Sex, Birth Control, and AIDS in Mexico
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Most studies on reproductive rights make women their focus, but in Fixing Men, Matthew Gutmann illuminates what men in the Mexican state of Oaxaca say and do about contraception, sex, and AIDS. Based on extensive fieldwork, this breakthrough study by a preeminent anthropologist of men and masculinities reveals how these men and the women in their lives make decisions about birth control, how they cope with the plague of AIDS, and the contradictory healing techniques biomedical and indigenous medical practitioners employ for infertility, impotence, and infidelity. Gutmann talks with men during and after their vasectomies and discovers why some opt for sterilization while so many others feel "planned out of family planning."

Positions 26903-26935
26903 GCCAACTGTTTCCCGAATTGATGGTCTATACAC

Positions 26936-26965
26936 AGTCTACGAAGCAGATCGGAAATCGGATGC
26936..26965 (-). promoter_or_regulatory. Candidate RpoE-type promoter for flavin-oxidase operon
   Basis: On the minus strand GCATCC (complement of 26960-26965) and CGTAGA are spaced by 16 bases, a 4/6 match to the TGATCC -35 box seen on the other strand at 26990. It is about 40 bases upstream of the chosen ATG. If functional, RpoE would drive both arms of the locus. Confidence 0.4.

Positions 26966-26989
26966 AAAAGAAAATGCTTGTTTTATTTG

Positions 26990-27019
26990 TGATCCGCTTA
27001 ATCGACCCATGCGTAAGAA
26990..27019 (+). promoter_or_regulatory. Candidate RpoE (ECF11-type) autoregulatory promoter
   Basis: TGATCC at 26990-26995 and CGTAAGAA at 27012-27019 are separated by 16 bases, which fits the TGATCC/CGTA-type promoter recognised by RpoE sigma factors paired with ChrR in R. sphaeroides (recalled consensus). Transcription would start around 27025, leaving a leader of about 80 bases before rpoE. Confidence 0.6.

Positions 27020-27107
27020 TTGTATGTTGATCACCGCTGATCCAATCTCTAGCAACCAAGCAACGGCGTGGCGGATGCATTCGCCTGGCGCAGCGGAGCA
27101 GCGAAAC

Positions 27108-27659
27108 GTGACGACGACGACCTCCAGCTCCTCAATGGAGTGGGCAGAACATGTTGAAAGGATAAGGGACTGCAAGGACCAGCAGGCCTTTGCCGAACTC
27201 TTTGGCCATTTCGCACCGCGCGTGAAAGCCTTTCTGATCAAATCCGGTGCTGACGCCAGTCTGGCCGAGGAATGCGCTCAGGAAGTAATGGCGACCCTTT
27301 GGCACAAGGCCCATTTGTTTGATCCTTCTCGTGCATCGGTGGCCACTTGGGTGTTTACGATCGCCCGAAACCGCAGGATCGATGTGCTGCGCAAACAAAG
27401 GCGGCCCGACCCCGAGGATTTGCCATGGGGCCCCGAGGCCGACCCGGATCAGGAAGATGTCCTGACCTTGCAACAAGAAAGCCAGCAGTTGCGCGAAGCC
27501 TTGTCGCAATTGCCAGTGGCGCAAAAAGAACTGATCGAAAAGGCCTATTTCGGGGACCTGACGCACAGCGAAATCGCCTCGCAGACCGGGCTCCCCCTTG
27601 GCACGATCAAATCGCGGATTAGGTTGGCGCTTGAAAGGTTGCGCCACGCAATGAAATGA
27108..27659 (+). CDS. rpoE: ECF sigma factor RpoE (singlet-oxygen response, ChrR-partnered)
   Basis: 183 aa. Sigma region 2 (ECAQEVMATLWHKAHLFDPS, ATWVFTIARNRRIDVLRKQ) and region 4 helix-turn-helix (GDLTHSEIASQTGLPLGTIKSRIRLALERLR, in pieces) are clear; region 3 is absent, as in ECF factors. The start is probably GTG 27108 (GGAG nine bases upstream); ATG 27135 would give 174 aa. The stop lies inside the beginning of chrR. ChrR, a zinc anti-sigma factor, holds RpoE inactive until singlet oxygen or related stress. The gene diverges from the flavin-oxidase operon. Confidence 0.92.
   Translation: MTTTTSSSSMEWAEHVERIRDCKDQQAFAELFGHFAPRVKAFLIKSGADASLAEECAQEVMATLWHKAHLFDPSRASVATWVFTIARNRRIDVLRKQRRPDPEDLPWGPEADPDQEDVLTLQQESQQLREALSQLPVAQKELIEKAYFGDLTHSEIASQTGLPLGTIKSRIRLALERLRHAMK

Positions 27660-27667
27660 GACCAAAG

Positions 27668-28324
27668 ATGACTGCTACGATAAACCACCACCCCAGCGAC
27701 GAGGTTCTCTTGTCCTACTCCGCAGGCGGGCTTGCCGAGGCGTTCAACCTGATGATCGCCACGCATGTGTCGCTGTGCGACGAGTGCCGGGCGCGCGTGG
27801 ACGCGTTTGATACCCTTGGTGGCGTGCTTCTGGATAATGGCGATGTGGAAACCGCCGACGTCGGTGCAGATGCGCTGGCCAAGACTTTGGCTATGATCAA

University of California Press, 9780520253308, 280pp.
Publication Date: November 6, 2007
About the Author
Matthew Gutmann is Professor of Anthropology, Ethnic Studies, and Latin American Studies at Brown University and is the author of The Meanings of Macho: Being a Man in Mexico City (Tenth Anniversary edition, 2006) and The Romance of Democracy: Compliant Defiance in Contemporary Mexico (2002), both from UC Press.